How Can Academic Medical Centers Flourish without Impacting Overall Healthcare Costs?

By | August 7, 2019

Academic Medical Centers (AMCs) are essential to our healthcare environment. Undeniably, they are responsible for the vast majority of medical education as well as research. Additionally, AMCs also provide quaternary services and have a disproportionate share of uncompensated care.

Unfortunately, their revenue sources do not align with their missions or values. The majority of their funding derives from the clinical care they deliver. However, they often must shift those dollars to cover research and education, because both areas are subject to decreased funding in today’s political environment. The disconnect between the mission of AMCs and their payment sources leads to a vulnerable situation that places them in the crosshairs as we move to value-based care and payment models.

With the cross-subsidization of funds from negotiated payments to research and education continuing to increase, the only way AMCs can make up the difference is by increasing the costs of service.  Because of their size and strength, they have substantial leverage to increase their payments, consequently, driving up the cost of healthcare. Keeping all of this in mind, any changes that threaten this fee for service model and their margins, will ultimately affect their entire mission of education and research. Both of which are critical for our healthcare ecosystem to flourish.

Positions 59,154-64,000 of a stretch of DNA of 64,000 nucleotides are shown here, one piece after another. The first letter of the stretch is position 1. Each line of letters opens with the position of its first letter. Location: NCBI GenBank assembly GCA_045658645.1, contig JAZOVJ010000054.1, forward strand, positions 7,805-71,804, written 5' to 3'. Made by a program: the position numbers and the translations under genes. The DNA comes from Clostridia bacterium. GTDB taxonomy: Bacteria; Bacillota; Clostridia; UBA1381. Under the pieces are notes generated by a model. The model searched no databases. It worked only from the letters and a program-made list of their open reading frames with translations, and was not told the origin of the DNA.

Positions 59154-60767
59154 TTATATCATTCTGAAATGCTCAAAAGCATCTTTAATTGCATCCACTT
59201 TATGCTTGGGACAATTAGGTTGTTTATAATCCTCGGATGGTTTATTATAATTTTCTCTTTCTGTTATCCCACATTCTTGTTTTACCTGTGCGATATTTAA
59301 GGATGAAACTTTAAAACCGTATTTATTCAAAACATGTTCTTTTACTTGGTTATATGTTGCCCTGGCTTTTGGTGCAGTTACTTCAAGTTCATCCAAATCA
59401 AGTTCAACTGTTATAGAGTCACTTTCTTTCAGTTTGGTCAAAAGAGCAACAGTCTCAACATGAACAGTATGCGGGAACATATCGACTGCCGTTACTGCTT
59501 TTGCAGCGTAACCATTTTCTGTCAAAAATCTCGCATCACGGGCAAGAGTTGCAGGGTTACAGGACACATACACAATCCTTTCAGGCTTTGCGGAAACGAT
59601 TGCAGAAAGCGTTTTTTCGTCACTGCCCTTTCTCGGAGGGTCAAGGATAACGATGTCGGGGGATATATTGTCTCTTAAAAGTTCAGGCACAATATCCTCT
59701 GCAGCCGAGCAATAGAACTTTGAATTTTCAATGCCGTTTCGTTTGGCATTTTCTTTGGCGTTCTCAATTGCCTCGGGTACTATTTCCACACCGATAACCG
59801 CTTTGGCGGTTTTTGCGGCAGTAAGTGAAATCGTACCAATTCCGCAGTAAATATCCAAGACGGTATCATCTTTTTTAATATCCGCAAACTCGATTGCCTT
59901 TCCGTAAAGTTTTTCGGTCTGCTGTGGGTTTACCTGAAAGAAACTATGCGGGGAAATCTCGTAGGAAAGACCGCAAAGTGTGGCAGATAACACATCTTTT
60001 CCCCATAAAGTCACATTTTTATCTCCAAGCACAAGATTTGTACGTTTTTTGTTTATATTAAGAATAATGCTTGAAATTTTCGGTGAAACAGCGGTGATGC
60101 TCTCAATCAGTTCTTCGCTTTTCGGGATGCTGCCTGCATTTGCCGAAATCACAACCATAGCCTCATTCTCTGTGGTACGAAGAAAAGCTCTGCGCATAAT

Thus, AMCs are inclined to stay the course and not push for different payment models. Furthermore, since they are focused on education and research, their underlying cost structures are higher, and a focus on lowering them would, once again, put their mission at risk.

Consequently, these medical centers provide a significant amount of care in their respective communities. Therefore, they are negatively influencing the cost of other health systems when they set a higher pricing benchmark. The most challenging part of this whole scenario is the move to offering value-based care should be an academic endeavor. How can this occur when our thought leadership institutions are in a situation where moving to value is counterproductive to the core of their business as the finances do not work?

The answer is to re-evaluate the funding mechanisms for AMCs. Funding should commiserate with the value they provide; education, research, and care that is not obtainable elsewhere. In this manner, incentives will be aligned, and an ability to partake in the move to a focus on value-based care. By funding differently, the cost of care for an entire community may be less. Let us shift our focus on why AMCs are not delivering value based on their level of reimbursement to addressing the underlying issues.